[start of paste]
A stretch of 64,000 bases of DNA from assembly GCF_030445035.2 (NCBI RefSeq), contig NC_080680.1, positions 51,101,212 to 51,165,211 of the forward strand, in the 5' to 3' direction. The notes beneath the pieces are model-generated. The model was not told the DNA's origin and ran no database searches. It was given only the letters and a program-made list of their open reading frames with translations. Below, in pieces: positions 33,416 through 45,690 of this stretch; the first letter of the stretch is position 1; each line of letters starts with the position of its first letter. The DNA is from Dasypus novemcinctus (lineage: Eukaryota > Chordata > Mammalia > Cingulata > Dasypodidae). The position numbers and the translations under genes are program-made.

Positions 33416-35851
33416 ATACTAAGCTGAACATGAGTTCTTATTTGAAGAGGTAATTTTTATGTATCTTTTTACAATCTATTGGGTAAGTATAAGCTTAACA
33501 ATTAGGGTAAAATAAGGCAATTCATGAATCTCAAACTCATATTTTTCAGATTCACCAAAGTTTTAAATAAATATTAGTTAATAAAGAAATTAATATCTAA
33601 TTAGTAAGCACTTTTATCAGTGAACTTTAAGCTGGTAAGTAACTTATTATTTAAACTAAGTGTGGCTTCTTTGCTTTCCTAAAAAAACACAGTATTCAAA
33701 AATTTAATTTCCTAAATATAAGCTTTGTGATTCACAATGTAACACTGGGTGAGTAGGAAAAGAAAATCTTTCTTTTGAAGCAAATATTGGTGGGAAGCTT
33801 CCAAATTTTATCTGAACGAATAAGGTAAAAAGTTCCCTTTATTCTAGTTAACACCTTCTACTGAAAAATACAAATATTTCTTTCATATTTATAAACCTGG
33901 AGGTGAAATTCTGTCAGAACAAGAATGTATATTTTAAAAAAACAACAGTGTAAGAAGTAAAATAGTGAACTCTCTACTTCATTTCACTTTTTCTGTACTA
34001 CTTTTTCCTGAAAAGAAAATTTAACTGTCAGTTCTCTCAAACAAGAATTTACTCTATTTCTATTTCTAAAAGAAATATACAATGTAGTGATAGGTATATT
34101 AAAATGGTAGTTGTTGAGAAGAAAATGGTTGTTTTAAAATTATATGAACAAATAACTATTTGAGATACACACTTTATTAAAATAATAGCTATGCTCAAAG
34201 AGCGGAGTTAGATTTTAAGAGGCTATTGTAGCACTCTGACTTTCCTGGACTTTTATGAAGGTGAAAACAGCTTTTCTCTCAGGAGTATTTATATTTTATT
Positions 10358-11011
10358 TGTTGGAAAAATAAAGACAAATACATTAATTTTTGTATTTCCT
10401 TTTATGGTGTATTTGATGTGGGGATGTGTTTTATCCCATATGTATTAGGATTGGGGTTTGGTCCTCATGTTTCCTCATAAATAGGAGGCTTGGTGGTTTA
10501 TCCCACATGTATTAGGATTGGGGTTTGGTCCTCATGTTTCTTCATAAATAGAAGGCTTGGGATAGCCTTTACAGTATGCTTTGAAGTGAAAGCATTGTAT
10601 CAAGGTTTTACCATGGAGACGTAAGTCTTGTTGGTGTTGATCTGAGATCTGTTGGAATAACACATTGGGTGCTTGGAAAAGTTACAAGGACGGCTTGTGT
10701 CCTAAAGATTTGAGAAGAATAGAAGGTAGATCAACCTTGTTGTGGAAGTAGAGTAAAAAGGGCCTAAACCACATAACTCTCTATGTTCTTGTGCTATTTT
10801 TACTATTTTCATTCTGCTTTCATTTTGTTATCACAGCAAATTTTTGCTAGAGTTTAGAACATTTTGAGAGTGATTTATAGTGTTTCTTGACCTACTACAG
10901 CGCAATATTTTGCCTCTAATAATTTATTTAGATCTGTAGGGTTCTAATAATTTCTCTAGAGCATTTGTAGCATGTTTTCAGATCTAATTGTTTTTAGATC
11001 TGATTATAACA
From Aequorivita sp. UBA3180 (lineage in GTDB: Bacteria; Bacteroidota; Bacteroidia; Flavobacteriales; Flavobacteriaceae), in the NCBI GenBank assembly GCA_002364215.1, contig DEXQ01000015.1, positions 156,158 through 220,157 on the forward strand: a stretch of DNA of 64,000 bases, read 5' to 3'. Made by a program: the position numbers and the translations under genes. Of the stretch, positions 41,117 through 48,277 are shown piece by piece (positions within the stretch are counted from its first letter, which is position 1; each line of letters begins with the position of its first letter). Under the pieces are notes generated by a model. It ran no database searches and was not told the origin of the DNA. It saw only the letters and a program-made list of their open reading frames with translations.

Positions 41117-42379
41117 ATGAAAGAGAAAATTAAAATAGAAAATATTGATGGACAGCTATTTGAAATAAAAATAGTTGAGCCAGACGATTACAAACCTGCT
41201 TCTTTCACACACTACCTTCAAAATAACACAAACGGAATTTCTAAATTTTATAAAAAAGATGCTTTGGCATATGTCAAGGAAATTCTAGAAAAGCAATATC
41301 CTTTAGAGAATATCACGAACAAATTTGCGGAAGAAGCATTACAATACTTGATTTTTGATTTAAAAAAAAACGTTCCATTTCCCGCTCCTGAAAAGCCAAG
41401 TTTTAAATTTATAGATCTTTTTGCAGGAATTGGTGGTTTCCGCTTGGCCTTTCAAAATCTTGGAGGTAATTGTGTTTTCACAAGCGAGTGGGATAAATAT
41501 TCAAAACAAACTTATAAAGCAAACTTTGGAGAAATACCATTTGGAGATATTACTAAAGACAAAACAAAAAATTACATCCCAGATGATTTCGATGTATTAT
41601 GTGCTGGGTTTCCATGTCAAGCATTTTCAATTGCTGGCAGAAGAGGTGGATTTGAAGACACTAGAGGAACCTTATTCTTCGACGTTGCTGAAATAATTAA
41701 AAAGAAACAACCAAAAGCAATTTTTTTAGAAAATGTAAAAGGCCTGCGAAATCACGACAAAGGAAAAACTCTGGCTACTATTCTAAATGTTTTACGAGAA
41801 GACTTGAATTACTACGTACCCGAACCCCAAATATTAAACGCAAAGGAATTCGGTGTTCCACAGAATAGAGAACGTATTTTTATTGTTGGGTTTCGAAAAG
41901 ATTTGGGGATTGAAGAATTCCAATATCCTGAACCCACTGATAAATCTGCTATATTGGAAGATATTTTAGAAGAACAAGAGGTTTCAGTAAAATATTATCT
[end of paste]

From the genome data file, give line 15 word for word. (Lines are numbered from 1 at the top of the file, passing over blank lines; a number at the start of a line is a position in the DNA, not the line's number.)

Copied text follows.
10501 TCCCACATGTATTAGGATTGGGGTTTGGTCCTCATGTTTCTTCATAAATAGAAGGCTTGGGATAGCCTTTACAGTATGCTTTGAAGTGAAAGCATTGTAT